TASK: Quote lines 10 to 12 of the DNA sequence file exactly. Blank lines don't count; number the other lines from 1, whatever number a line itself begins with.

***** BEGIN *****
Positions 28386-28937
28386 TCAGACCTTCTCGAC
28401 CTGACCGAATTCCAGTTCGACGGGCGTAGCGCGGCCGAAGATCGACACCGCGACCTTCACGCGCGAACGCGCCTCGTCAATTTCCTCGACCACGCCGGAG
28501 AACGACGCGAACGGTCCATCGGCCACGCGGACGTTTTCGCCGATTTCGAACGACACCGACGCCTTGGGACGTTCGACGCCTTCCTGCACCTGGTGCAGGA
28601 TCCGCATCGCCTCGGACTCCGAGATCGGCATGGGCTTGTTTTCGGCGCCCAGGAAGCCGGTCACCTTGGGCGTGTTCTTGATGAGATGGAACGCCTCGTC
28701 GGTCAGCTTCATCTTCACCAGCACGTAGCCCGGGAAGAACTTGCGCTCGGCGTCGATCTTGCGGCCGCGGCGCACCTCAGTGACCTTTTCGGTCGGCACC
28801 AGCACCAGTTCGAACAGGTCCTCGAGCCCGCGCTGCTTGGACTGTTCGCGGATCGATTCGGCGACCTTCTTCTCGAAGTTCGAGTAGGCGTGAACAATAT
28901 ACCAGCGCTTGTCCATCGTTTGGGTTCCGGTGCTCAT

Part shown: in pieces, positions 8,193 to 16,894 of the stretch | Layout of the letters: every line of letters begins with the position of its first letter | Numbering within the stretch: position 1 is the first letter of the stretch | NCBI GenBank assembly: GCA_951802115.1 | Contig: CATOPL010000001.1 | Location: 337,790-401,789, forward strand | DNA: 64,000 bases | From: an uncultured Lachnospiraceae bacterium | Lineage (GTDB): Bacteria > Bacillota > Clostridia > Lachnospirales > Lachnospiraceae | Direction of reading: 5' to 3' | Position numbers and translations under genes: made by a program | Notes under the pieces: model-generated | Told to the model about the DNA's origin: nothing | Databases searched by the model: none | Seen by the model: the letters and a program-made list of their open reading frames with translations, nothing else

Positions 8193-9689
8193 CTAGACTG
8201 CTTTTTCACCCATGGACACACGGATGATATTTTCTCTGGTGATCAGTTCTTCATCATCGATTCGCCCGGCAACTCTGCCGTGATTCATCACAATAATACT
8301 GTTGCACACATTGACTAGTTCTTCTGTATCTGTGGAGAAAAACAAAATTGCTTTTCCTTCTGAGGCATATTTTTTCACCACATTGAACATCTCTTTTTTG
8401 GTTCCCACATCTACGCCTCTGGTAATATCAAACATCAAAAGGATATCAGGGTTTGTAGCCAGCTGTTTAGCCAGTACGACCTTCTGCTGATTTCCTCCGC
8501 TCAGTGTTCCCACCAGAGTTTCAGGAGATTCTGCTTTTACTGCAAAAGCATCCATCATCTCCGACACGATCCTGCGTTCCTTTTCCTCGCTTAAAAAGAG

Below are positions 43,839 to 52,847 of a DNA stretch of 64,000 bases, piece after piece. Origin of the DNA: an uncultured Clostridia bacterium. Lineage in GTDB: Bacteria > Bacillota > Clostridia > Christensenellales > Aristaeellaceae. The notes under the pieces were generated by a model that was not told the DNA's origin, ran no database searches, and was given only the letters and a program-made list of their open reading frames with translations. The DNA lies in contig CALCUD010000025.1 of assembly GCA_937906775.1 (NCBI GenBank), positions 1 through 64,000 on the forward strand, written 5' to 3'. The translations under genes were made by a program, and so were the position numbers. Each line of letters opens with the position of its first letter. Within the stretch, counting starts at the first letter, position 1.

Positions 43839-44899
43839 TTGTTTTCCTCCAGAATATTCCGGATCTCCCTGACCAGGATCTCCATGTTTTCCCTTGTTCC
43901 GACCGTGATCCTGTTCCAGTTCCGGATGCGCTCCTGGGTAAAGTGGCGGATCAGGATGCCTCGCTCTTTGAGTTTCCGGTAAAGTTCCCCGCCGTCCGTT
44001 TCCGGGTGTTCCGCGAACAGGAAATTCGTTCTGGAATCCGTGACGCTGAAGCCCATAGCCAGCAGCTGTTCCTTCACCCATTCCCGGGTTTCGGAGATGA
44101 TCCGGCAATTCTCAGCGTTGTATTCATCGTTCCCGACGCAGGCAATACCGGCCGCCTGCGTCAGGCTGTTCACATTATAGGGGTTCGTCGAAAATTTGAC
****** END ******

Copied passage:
Positions 8193-9689
8193 CTAGACTG
8201 CTTTTTCACCCATGGACACACGGATGATATTTTCTCTGGTGATCAGTTCTTCATCATCGATTCGCCCGGCAACTCTGCCGTGATTCATCACAATAATACT